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Get The Facts

Respite Care - Fact Sheet

Information Services
 
 

Community/Social

Respite Care - Fact Sheet

Long term carers find that surviving is a matter of taking time out for themselves. Part of this may just be taking time for a cuppa during each day, but often longer breaks are needed.

 
Respite care is an essential part of the overall support that families may need. It can be provided in the client's home or in a variety of out of home settings. Since not all families have the same needs, respite care is usually flexible to fit in with a family's requirements.

 

WHAT IS RESPITE CARE?

Someone else takes over responsibility for the person you care for. It might be for a few hours, a day or longer. This may free some time for an exercise class, attend a wedding, weekly shopping or to go on holidays.

 

There are three main types of respite care:

  • In home
  • Day centres
  • Residential (nursing homes, hostels or regional hospitals).

 
WHO GETS RESPITE CARE?

Any carer can ask for respite. You don't have to be a full time carer. For example if your main duties are cooking then respite care can be organised for that.


COST AND FREQUENCY

Standard fees are charged for residential respite in a nursing home or hostel. Some services may be free, others a token fee while others may be expensive. Some services will have a sliding scale that is dependent on your income.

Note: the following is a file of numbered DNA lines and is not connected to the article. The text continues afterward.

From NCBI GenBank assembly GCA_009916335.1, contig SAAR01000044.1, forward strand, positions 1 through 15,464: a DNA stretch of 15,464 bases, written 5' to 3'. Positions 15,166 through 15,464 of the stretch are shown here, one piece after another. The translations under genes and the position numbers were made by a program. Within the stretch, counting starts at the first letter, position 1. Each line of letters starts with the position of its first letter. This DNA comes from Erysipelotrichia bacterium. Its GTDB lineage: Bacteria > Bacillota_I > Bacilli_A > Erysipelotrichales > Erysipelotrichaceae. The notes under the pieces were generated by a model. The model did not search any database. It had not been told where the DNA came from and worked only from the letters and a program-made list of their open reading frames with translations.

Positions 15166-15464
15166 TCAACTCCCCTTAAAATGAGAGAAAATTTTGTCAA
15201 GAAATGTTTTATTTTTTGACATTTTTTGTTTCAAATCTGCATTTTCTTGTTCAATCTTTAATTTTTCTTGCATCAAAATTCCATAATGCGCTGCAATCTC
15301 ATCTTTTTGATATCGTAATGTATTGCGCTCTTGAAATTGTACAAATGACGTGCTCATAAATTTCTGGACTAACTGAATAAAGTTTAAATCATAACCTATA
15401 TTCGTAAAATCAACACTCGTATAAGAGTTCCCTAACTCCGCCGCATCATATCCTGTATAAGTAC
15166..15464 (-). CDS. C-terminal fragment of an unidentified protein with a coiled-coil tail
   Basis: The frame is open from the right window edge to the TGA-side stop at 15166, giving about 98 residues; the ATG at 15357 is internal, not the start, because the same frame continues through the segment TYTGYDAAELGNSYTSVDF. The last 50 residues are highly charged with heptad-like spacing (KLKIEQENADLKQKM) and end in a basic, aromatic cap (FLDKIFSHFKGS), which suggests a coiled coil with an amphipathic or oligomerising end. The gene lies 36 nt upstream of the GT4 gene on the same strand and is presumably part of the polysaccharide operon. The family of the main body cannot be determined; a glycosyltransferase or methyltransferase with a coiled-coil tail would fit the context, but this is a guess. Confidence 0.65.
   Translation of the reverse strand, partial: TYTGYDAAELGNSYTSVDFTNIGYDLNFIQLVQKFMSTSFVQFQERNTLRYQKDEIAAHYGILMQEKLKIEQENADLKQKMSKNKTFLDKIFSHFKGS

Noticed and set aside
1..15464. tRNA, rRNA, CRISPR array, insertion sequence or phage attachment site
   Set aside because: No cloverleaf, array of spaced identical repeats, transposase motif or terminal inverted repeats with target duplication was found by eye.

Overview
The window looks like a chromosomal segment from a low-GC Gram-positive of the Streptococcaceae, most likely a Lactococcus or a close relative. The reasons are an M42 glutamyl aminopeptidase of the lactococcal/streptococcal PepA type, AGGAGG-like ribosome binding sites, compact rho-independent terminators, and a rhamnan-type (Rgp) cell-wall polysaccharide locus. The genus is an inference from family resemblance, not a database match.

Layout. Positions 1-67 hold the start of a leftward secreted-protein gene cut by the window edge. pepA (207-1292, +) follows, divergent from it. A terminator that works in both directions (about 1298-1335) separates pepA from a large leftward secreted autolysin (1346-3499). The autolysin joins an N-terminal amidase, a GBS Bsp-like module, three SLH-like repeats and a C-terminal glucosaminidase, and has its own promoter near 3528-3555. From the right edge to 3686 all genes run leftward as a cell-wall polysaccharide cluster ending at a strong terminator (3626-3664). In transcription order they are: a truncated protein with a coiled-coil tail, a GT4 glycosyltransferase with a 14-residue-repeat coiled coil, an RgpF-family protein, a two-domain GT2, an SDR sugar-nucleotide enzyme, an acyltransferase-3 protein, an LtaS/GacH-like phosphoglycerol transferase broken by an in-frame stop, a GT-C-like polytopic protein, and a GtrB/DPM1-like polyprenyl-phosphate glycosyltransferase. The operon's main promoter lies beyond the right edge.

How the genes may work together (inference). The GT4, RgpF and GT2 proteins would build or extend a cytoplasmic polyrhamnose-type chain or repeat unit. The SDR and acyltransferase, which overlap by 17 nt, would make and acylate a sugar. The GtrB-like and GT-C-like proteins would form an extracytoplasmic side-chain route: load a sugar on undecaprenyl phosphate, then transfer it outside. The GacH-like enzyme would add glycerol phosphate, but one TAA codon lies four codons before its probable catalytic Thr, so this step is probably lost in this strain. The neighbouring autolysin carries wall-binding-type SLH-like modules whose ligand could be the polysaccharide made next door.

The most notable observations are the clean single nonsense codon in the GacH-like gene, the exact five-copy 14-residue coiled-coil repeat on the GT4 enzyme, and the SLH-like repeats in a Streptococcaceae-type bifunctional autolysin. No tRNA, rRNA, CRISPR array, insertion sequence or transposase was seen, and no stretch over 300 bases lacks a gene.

Most people who use respite do so regularly- often once or twice a week. They may also have a regular pattern of holiday respite set up for annual holidays. While respite is vital for people under a stressful situation, the ideal is to organise respite before your situation becomes difficult. Regular breaks are a central part of any stress management.

 

LOOK AFTER YOURSELF

Respite is a vital part of maintaining your health and sanity. Use the following checklist to see if are doing what you need to look after yourself:

  • Ask for help when you need it
  • Take time for yourself
  • Exercise, eat well and rest
  • Relax regularly
  • Keep up social contacts
  • Attend a carers group for support
  • Access and use available services
  • Acknowledge and deal with feelings.

References and further information

For more information, advice, and referral, contact the Commonwealth Carer Respite Centre on 1800 059 059, or Carers Queensland Information & Support Line on 1800 242 636


 

 

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